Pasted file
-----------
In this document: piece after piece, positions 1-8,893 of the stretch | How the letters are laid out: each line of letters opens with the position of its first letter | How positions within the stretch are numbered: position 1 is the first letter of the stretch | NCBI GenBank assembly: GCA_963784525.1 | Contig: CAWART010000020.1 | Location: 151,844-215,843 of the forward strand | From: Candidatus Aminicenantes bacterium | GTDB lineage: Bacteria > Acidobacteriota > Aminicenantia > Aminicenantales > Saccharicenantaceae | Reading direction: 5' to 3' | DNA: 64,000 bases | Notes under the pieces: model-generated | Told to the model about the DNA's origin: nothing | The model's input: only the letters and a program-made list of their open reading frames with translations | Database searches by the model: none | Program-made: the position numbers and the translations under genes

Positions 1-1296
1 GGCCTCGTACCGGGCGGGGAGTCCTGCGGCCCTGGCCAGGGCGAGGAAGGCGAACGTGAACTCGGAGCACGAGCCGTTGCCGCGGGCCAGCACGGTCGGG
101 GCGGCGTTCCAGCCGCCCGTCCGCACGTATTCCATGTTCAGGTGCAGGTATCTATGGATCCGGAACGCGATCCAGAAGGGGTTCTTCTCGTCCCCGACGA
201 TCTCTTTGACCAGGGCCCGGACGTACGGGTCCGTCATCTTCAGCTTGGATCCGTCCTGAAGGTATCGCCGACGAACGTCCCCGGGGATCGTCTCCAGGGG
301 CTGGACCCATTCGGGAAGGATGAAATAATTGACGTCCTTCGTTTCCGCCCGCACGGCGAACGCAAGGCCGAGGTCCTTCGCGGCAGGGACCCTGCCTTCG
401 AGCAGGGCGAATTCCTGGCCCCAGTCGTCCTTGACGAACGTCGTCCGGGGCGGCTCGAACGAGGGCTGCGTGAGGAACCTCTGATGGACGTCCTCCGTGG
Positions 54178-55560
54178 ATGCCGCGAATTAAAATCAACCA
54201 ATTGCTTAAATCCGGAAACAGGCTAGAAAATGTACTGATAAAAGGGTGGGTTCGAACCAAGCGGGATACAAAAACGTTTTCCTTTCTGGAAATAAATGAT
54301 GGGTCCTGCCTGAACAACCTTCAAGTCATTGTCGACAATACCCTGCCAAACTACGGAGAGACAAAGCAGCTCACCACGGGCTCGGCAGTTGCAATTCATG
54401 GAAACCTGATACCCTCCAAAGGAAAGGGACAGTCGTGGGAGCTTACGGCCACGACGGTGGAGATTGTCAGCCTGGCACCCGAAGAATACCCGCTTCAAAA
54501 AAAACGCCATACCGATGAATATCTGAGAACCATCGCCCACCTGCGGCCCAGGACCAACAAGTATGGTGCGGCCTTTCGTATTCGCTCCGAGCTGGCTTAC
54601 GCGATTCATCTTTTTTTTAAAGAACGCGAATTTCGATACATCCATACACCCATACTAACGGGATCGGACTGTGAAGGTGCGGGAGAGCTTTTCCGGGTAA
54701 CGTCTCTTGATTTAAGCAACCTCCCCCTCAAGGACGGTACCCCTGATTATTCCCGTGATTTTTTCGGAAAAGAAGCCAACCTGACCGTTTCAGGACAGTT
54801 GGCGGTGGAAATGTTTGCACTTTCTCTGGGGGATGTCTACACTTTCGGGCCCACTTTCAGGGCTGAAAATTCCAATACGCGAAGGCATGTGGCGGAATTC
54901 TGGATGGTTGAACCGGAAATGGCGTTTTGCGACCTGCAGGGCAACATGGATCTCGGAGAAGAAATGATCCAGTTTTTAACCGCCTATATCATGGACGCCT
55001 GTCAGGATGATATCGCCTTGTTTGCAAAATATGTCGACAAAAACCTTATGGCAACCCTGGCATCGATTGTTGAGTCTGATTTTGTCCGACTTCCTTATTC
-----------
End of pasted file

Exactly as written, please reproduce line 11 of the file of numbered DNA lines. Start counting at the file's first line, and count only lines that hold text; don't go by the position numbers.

54301 GGGTCCTGCCTGAACAACCTTCAAGTCATTGTCGACAATACCCTGCCAAACTACGGAGAGACAAAGCAGCTCACCACGGGCTCGGCAGTTGCAATTCATG